A federal judge has ruled unconstitutional a longstanding Montgomery County jail practice of strip-searching all detainees even when there is no "probable cause" to believe they are concealing weapons or contraband.
U.S. District Court Judge Joseph H. Young in Baltimore, in a case brought by the American Civil Liberties Union, also held that all persons detained on minor charges for 24 hours or less since May 1979 at the county detention center are entitled to seek thousands of dollars in damages against the county.
That may be as many as 5,000 persons, according to Arthur B. Spitzer, National Capital Area ACLU legal director. Montgomery County officials had no specific figures but said the number is much smaller.
"It's substantially under 100, possibly under 20," said County Attorney Paul A. McGuckian.
The ruling by Judge Young follows a similar ruling by the U.S. 4th Circuit Court of Appeals in 1981 throwing out indiscriminate strip-search practices in Arlington County. Both courts held that the practice violates Fourth Amendment protections against unreasonable searches and seizures.
" . . . I just hope that county officials will re-think their policies and not appeal this case," Spitzer said.
McGuckian said he has not had a chance to read Young's 25-page ruling and would not comment.
Most major jurisdictions in the Washington area, including the District of Columbia and suburban Virginia counties, have abandoned indiscriminate strip searches. Only Prince George's County in suburban Maryland continues the practice, says Spitzer, and attorneys there are currently challenging its legality.
Montgomery County stopped its practice in September 1982, following a federal court injunction that was issued after the ACLU filed its lawsuit leading to this week's ruling by Judge Young.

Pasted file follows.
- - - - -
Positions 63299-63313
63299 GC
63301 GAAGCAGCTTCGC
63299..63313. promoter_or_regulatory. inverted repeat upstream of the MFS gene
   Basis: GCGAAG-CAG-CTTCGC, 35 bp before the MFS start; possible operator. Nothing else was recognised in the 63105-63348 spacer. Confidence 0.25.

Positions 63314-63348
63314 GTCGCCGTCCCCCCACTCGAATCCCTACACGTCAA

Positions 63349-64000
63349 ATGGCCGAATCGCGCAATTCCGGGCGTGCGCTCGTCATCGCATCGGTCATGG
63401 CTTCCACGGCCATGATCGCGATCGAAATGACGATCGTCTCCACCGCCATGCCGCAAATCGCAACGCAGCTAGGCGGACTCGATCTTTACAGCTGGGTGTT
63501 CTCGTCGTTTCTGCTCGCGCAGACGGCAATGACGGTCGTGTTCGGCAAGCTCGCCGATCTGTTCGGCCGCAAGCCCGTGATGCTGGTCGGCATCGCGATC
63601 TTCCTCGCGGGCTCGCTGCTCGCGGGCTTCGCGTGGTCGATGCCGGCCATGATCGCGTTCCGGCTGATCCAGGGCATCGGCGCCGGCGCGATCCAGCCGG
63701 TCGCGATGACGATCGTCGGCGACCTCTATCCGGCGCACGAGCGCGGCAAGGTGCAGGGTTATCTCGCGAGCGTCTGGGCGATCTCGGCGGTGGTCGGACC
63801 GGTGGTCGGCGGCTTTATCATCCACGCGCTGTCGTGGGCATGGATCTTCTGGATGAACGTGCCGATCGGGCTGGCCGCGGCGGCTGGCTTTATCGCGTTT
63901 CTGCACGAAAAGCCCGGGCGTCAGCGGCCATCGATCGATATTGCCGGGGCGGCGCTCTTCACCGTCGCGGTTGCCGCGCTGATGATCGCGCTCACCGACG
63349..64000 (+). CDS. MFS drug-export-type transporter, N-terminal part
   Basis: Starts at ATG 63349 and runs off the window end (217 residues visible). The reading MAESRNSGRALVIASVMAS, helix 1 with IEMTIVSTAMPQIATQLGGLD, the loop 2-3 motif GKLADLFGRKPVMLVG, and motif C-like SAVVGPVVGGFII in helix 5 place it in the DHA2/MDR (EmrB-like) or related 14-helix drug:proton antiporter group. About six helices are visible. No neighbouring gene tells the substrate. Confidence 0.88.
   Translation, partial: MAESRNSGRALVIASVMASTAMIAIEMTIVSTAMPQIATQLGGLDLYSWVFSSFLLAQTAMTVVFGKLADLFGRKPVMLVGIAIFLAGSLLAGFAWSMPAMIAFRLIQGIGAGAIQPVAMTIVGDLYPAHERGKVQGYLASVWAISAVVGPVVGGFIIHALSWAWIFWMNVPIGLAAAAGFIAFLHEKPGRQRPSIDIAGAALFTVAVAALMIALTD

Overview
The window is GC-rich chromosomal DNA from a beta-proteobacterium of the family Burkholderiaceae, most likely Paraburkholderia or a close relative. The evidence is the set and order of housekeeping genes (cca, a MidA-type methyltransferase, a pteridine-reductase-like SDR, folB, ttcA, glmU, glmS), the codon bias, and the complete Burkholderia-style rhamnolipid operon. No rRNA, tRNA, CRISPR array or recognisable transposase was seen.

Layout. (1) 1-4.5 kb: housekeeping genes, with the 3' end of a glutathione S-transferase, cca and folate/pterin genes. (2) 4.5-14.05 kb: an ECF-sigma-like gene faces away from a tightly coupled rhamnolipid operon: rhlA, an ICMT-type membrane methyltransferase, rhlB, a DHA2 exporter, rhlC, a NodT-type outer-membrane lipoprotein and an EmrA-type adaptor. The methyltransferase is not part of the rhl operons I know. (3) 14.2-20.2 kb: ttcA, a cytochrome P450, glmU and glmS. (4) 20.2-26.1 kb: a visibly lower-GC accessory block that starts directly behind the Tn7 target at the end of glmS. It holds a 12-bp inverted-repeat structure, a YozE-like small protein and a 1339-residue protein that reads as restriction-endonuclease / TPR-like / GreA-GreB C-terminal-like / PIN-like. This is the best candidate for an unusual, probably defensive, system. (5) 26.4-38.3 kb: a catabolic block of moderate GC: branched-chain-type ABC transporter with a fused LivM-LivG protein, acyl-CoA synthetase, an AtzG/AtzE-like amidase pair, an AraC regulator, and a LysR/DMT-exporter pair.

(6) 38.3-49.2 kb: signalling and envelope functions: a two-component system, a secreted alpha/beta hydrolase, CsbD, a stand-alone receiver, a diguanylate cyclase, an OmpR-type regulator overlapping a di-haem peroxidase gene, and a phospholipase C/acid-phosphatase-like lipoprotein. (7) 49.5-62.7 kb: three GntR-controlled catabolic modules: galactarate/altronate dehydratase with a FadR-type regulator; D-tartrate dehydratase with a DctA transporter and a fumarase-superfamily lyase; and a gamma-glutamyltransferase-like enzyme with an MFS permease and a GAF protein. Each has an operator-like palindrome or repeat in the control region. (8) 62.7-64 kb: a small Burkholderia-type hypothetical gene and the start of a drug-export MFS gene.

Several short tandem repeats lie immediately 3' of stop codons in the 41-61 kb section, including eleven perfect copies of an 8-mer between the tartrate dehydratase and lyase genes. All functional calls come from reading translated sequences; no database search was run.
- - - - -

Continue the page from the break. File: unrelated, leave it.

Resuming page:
Young, however, dissolved the injunction, which was temporary, holding that the plaintiff who filed the lawsuit, Vivian Anderson Smith, lacked standing to seek a permanent injunction because she is not likely to be arrested and strip-searched again in Montgomery County.
Young warned county officials that "although they are no longer under court order prohibiting them from engaging in an indiscriminate strip-search policy, it would be unwise for them to do so in light of the court's holding" that the policy is unconstitutional.
The case stemmed from Smith's arrest on Nov. 12, 1981, on a contempt-of-court citation for allegedly failing to appear in court in a child support case.
She was taken to the county detention center on Seven Locks Road where she was ordered to remove her clothes and undergo a complete search, including an examination of her hair and all body cavities. The search was conducted in the presence of another female prisoner, according to court records. She was released the next day.
Young held that both the search--done without probable cause to believe Smith was concealing weapons or contraband--and Smith's lack of privacy were unconstitutional.
In addition, Young approved a "class action" for monetary damages against the county by all "temporary detainees" held for 24 hours or less at the detention center since May 1979. He ordered the county to notify members of the "class" so they can begin seeking damages. Smith is seeking $150,000 in damages.
The May 1979 cutoff was determined by the three-year statute of limitations from the date the ACLU lawsuit was filed in May 1982.